Allen argues that the sale of Klawitter’s house was not in Klawitter’s best interests because having additional funds will not improve her quality of life. In support of this argument, Allen submitted an affidavit from the supervisory nurse at Klawitter’s nursing home, in which the nurse opined that Klawitter, who currently shares a room with another resident, would probably not benefit from or appreciate having a private room or her own telephone. The nurse further stated that Klawitter, whose care is funded by government medical assistance, receives the same standard of care as a private-pay patient.
The conservator argues that the district court did not abuse its discretion in ordering the sale of Klawitter’s real estate because her personal property is insufficient to pay for her support. In its petition to the court asking for authority to sell Klawitter’s real estate, the conservator states that it
understands that Medical Assistance pays for goods and services that are medically necessary. Conservator believes things will come up that will enhance Conservatee’s life but are not covered by Medical Assistance. Conservator needs money to pay for such things and, without selling these assets, there is no source of funds with which to do so.
The conservator further states that “[t]here are two reasons why the court should grant this petition. First, Conservatee’s property is insufficient to provide for her support and maintenance. Second, selling her property is in her best interests as she will then be able to enjoy things not currently available to her.” Unless Klawitter’s house is sold, the conservator argues that it will not have funds to pay for items not covered by medical assistance, such as a private room, nonmedically related transportation, companionship services, clothing, and certain types of circulation aids.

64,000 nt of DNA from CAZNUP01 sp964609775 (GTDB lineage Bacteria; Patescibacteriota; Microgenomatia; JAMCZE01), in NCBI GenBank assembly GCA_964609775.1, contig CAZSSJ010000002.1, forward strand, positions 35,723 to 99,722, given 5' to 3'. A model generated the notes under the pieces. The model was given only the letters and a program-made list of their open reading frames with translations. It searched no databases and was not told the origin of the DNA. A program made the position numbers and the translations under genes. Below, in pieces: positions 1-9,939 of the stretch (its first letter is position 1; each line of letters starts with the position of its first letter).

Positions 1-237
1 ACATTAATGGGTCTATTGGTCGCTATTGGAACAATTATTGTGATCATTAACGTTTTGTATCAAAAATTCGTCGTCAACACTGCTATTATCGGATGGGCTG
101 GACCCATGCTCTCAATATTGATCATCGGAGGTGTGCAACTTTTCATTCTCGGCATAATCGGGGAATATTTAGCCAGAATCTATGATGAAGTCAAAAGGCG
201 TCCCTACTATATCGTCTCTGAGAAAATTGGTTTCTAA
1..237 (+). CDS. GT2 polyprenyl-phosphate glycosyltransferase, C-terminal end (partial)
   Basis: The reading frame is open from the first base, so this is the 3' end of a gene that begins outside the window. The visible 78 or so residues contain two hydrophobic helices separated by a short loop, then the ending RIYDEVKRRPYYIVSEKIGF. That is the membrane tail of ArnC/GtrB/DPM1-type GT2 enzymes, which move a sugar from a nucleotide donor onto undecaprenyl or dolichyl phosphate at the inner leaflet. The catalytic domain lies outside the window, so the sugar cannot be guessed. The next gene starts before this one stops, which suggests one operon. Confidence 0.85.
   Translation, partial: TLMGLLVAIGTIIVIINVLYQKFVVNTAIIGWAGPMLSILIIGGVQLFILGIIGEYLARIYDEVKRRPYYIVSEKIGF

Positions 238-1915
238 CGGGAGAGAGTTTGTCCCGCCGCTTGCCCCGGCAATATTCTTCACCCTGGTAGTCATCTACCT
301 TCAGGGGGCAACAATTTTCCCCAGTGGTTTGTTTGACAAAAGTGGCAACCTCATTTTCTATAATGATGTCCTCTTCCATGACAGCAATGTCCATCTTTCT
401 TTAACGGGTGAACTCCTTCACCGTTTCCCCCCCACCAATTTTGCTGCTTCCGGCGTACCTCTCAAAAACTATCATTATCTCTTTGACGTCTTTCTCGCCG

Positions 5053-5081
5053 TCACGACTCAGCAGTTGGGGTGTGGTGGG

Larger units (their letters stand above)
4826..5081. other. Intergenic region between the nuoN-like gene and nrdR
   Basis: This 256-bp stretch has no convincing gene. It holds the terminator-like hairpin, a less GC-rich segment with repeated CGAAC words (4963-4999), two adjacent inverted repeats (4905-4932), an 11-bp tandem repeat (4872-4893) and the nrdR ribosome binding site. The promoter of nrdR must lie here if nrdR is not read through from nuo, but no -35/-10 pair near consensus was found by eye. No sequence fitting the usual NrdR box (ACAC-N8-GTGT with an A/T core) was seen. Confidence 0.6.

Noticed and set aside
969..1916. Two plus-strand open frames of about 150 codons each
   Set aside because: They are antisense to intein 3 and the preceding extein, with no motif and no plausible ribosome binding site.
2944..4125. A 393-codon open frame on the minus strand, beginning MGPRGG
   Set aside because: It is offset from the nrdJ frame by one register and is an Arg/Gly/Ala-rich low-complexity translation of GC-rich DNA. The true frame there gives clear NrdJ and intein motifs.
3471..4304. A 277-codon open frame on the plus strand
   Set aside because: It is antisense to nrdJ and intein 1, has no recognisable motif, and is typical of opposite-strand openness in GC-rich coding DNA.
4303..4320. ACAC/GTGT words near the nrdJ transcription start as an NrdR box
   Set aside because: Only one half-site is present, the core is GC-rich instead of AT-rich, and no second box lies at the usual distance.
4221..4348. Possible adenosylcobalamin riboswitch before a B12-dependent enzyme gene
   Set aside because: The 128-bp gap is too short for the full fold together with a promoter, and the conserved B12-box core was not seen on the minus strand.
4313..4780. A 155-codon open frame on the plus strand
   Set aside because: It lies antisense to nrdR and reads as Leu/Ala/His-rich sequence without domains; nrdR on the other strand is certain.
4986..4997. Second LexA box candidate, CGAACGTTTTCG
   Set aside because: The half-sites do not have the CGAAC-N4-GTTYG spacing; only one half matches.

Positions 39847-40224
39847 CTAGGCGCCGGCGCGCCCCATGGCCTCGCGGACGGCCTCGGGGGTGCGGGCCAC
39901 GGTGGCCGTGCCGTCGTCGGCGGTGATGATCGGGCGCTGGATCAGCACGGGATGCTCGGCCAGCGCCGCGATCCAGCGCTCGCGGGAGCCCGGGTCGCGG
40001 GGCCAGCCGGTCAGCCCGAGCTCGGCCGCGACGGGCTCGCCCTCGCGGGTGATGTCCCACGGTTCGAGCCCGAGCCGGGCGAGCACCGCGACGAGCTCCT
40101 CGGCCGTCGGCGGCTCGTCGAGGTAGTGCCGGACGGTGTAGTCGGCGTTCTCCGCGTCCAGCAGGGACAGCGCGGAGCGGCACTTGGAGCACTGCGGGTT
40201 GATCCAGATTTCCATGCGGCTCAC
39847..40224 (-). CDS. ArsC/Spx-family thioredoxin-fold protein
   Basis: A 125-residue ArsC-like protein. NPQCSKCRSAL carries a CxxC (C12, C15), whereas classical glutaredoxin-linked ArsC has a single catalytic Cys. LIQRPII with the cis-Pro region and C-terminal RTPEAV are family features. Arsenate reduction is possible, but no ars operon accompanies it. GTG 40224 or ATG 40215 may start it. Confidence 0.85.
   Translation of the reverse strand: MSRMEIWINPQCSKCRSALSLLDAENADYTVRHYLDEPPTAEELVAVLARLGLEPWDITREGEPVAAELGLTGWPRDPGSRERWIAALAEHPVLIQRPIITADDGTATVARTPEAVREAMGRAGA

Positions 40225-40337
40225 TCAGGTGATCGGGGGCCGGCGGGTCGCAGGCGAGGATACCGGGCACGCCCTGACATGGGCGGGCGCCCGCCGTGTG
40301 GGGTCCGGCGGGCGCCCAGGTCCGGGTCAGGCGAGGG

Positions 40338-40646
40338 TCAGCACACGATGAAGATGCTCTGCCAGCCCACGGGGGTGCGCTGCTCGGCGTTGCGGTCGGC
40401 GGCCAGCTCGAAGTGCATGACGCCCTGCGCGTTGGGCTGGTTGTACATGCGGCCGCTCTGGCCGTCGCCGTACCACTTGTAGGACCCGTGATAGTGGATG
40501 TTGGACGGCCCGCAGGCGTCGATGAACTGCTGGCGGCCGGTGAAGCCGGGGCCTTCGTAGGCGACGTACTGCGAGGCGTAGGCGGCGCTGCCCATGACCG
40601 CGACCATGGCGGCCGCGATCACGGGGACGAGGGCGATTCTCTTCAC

The record does not indicate that Klawitter currently has any expenses that are not being met by medical assistance. But because the conservator has stated that additional funds could be used to improve Klawitter’s quality of life and because the district court has discretion to determine when the sale of a conservatee’s house is proper, the district court did not clearly err by finding that the sale of the house will benefit Klawitter. See Minn. Stat. § 524.5-418(a) (Supp. 2003) (stating court may direct sale of real estate when personal property is insufficient to provide for conservatee’s support and maintenance and when sale is in best interests of conservatee).
In essence, [Allen] wants the conservator to maintain the house for [Allen’s] benefit. The one and only duty of the conservator is to provide for the best interests of the conservatee. Regardless of the [medical assistance] exemption on the house, it is clear that converting the house to cash will benefit the conservatee.
 Minn. Stat. § 525.63 was in effect at the time of the district court decision. Effective August 1, 2003, the Minnesota legislature repealed Minn. Stat. § 525.63 and replaced it with Minn. Stat. § 524.5-418, which was enacted as part of the Uniform Probate Code. 2003 Minn. Laws ch. 12, art. 2, § 9(a), provides that new articles 1 and 2 apply to any conservatorship proceeding pending in court on the effective date of the new law, unless the court finds that for good cause and in the interests of judicial economy, the proceeding should be completed under the repealed statute. Here, the new statute applies because the changes from the repealed statute that appear in Minn. Stat. § 524.5-418 are cosmetic only and there is no good cause to apply the repealed statute.
 In her brief, Allen cites Minn. Stat. § 525.56, subd. 4(1) (2002). In 2003, the Minnesota legislature repealed Minn. Stat. § 525.56 and replaced it with Minn. Stat. § 524.5-417, which was enacted as part of the Uniform Probate Code. Because the provisions of Minn. Stat. § 525.56, subd. 4(1) and Minn. Stat. § 524.5-417(c)(1) are materially similar, there is no good cause to apply the repealed statute.